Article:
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Almonds Are Sucking California Dry

Evidence mounts in the environmental case against these delicious, nutritious nuts

Photo via Flickr user Harsha K R

Say you live in California, which is now going through the worst drought in history, and you’re a good citizen. So you’re taking shorter showers, teaching the kids about conservation, and giving your neighbors the appropriate dirty looks for sprinkler use. You are doing all the right things and sometimes to reward yourself you have a nutritious handful of delicious almonds.

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Can You Cut Your Water Consumption by 90 Percent for 24 Hours?

A nonprofit challenges people to live off a gallon of water a day, instead of dumping it on their heads

Illustration by Tyler Hoehne

When the ALS Ice Bucket Challenge gained unprecedented social-media success earlier this year, with its campaign to raise awareness and funds for Lou Gehrig's Disease, not everyone was convinced. For every few people that posted themselves getting doused in ice cold water, one or two seemed to publicly question the logic of wasting water—5 million gallons to be exact—to raise money for charity when much of the world, including parts of the United States, is in the middle of a historic drought.

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Why Spray-Painting Your Lawn Is an Act of Patriotism

California’s drought demands a new form of greenwashing.

Illustration by Tyler Hoehne

For the last three years, California has been drier than a stale saltine cracker. After two years of poor rainfall and depleted reservoir levels, this is being called the worst drought in California’s history, updated by the U.S. Drought Monitor to “severe” status three months ago, and still getting worse by the day in many areas of the state. Every effort is being made to raise awareness of the bleak situation and reduce local water consumption as the real-world effects of the emergency set in.

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Climate Change Is Forcing Entire Countries to Migrate

The island nation of Kiribati could buy land in Fiji to start transplanting its population off its disappearing islands.


The people of Kiribati are going to have to move. Slightly more than 100,000 people live in this country, a chain of 33 atolls in the South Pacific, about as many as live in a small American city like Erie, Pennsylvania, or Flint, Michigan. The islands lie low in the ocean, and as climate change drives the sea level higher, fewer people are going to have the option of living there. The country’s president, Anote Tong, considered surrounding the islands with sea walls or building floating platforms for his constituents to move to. But both those options are expensive, and the country’s cabinet is now backing Tong’s new plan: buy land elsewhere.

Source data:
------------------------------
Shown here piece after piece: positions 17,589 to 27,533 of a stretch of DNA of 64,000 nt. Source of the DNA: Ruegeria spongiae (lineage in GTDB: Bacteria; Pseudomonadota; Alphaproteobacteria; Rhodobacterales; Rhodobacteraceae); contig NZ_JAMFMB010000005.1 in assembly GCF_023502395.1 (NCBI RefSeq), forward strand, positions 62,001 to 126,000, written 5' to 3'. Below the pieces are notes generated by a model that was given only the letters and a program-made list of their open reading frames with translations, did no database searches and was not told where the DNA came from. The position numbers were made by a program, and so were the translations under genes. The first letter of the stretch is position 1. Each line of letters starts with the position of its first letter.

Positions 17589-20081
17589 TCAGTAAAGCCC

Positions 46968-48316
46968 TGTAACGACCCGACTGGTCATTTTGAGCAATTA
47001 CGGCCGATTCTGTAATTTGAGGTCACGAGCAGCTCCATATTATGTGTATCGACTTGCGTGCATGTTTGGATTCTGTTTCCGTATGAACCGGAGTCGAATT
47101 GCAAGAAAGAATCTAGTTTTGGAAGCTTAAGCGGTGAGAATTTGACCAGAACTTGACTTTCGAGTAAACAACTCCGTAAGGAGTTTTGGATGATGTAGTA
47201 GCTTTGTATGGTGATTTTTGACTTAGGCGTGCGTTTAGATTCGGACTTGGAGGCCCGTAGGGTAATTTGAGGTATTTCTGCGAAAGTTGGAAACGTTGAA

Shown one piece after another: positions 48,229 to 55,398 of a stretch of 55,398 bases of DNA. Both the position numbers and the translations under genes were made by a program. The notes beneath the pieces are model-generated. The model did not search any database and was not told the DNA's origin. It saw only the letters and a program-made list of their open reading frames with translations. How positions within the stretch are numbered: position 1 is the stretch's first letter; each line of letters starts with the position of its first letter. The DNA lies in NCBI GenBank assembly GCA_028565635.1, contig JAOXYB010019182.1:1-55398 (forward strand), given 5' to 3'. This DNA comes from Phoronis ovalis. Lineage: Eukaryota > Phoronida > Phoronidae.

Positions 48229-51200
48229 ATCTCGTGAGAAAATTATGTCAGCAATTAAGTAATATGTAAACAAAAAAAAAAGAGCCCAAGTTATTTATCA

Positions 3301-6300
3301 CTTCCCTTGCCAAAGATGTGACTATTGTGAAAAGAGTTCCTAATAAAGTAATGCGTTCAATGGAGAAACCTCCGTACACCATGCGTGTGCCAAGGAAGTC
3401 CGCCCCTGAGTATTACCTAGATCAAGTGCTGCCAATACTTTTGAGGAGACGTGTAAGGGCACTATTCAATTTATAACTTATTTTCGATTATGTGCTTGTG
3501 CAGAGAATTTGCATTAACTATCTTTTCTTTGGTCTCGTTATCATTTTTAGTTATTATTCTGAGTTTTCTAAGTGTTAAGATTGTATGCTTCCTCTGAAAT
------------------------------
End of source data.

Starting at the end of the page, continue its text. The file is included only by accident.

Climate-forced migration isn’t supposed to be happening yet. We've always thought the consequences of abusing the earth would hit our children and our children children’s in 2050 and 2100, not in 2012. That’s the easy way to think about climate change, and many Americans do. This past fall, the Yale Project on Climate Change Communication asked survey participants, “How much do you think climate change will harm future generations of people?” Forty percent responded, “A great deal.” How much did they think climate change would have their own families? Forty-eight percent of respondents thought “only a little” or “not at all.”

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Searching for Water in an Untapped Source: the Air

The Airdrop is a low-tech fix to a serious problem: growing food during a drought.

As climate change and the needs of 7 billion humans increase demands on the global water supply, the pressure is on to come up with ways to squeeze water from a stone—or at least from the air. The Airdrop is a new gadget that steps up to the challenge by helping farmers in severely dry regions source water for irrigation systems by harvesting moisture that's evaporated into the ether. Edward Linnacre, the engineering student behind the project, won this year's James Dyson Award for creativity in engineering design for his low-tech solution to a grave problem.

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John Wesley Powell's Watershed States Map Map: What If Our Western States Were Shaped by Watersheds?

John Wesley Powell thought our western borders should be shaped by watersheds. A 130-year-old map shows how the West would have looked.

We've covered the Western water crisis quite a bit, from the demise of Lake Mead to this startling infographic about the inter-state battles for the Colorado River's vital waters.

This tension between Western states was anticipated by John Wesley Powell, the great frontier explorer and head surveyor of the West for the federal government back in the 1880s. (You might remember him from history class as the one-armed maniac who lead the first European American expedition down the then-ferocious Colorado River through the Grand Canyon.)

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